Wodonga is the Victorian half of the twin towns of Albury-Wodonga which straddle the Murray River and the NSW-Victorian border. The river and Lake Hume are popular spots for watersports and fishing. There is a self-guided Aboriginal heritage walk along the riverbank, where you can see canoe trees and animal carvings.
From here, we leave the freeway behind and head into the high country. Tallangatta was moved out of the way of the rising waters of the Hume Dam in the 1950's, and it now lies beside the Mitta River in the middle of dairy country. Fishing is a popular pastime in the surrounding rivers and streams. Tucked away at the end of the Murray Valley Highway near the source of the mighty river lies the town of Corryong. It was the birthplace of Jack Riley, a legendary high country stockman who, it is said, was Banjo Patterson's inspiration for "The Man from Snowy River". The town is surrounded by mountain peaks and ridges covered with Murray pines - and the local streams will reward the keen angler.
South of Wodonga you will find historic Yackandandah. The entire former goldmining town is listed by the National Trust for its wealth of colonial buildings and elegant avenues of English trees. The Bank of Victoria now houses a museum, while there are plenty of tearooms and craft shops for tourists. Not far away is pretty Beechworth, which encapsulates many of the region's highlights - historic buildings, a goldrush past, bushrangers (see the cell where Ned Kelly was imprisoned as a teenager), gourmet foods and wineries.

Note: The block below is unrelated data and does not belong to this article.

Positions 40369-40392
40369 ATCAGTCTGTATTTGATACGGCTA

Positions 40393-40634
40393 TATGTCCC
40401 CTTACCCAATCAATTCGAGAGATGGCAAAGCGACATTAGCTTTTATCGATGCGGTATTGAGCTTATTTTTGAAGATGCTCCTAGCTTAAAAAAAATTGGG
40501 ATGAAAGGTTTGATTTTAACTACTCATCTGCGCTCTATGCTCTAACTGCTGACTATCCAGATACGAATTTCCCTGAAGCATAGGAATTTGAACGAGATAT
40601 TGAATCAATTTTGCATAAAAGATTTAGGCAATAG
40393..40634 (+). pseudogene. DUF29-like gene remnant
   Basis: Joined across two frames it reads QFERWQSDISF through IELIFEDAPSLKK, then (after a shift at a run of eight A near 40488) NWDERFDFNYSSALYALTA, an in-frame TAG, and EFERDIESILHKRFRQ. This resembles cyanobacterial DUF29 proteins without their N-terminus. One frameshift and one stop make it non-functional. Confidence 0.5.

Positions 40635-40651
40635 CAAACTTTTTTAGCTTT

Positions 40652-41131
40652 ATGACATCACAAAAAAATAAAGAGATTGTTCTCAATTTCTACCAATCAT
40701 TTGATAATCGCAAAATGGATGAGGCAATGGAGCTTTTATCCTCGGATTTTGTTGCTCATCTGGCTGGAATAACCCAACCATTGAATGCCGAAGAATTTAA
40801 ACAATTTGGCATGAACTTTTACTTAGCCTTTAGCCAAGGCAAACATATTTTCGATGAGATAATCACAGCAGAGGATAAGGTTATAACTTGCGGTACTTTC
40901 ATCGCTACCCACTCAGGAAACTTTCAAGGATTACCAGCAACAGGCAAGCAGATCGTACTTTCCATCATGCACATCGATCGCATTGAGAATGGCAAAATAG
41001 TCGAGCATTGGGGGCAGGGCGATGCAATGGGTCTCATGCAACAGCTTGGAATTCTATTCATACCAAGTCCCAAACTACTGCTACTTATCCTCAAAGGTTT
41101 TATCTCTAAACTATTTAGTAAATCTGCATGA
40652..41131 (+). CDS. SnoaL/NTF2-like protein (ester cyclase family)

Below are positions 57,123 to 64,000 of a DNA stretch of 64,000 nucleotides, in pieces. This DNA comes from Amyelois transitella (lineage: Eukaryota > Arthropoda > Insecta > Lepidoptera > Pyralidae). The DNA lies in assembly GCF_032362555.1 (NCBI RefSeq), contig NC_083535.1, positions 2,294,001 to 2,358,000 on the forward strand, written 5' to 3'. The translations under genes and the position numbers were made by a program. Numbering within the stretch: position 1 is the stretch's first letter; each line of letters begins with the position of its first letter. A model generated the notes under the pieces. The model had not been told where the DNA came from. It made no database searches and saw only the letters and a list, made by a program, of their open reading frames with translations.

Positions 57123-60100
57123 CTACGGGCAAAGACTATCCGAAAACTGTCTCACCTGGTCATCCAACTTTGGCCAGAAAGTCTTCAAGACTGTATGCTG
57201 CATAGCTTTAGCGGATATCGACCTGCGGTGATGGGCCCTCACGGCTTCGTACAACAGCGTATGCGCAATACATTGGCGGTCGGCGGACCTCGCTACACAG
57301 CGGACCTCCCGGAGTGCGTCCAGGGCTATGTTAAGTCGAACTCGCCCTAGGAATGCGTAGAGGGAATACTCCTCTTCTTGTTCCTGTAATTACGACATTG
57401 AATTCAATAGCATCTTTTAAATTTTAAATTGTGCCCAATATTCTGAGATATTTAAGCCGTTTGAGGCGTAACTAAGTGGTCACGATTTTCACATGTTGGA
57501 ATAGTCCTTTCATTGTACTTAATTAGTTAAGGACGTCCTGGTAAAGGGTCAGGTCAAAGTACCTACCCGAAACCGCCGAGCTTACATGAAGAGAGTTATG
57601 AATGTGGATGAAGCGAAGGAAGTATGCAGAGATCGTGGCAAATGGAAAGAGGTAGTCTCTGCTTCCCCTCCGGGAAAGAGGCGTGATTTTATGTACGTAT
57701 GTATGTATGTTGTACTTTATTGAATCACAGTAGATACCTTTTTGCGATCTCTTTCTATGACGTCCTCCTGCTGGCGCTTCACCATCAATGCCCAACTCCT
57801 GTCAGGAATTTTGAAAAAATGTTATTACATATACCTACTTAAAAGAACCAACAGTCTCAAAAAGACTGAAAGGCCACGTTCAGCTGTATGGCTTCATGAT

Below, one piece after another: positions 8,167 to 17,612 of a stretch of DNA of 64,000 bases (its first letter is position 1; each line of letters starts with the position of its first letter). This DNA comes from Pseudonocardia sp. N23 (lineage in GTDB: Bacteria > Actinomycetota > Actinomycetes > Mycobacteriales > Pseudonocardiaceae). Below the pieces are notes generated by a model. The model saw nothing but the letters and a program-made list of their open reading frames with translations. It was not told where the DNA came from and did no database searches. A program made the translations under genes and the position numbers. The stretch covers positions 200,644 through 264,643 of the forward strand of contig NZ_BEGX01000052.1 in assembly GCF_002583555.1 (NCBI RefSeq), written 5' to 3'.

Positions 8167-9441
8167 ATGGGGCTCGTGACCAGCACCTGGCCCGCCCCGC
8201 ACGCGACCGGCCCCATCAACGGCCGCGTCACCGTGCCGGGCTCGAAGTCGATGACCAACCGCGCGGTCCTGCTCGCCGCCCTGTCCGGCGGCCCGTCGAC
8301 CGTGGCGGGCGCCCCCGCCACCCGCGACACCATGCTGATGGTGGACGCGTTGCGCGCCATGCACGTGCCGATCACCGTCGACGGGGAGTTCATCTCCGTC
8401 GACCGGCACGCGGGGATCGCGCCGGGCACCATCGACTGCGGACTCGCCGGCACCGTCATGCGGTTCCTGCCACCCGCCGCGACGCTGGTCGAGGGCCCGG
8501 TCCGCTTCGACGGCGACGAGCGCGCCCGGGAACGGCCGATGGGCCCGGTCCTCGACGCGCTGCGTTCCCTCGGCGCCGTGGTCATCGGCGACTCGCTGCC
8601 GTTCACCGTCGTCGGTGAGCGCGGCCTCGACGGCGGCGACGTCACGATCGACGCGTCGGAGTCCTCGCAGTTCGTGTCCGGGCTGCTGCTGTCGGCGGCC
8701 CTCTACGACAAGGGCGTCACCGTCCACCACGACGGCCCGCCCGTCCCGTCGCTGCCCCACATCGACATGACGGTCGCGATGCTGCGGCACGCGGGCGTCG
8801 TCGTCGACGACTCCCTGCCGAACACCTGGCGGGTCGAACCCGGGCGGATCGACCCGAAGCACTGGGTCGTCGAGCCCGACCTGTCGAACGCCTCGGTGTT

South of Benalla is the town of Mansfield, where there is a memorial to three policemen killed by Ned Kelly and his gang. The town is a popular destination year-round: in summer, the attractions include bushwalking, fishing and watersports, while in winter the town is a convenient jumping off point for skiing at Mount Buller. On the other side of Lake Eildon, Victoria's largest dam, lies Eildon, where the waters of the lake are the main attraction for fishing and boating. Close by, Alexandra has some grand buildings which date from its prosperous goldmining past. The McKenzie Flora Reserve is alive with colour in springtime. Finally, we head to the town of Yea, surrounded by forests where fern glades and waterfalls provide vistas at every turn.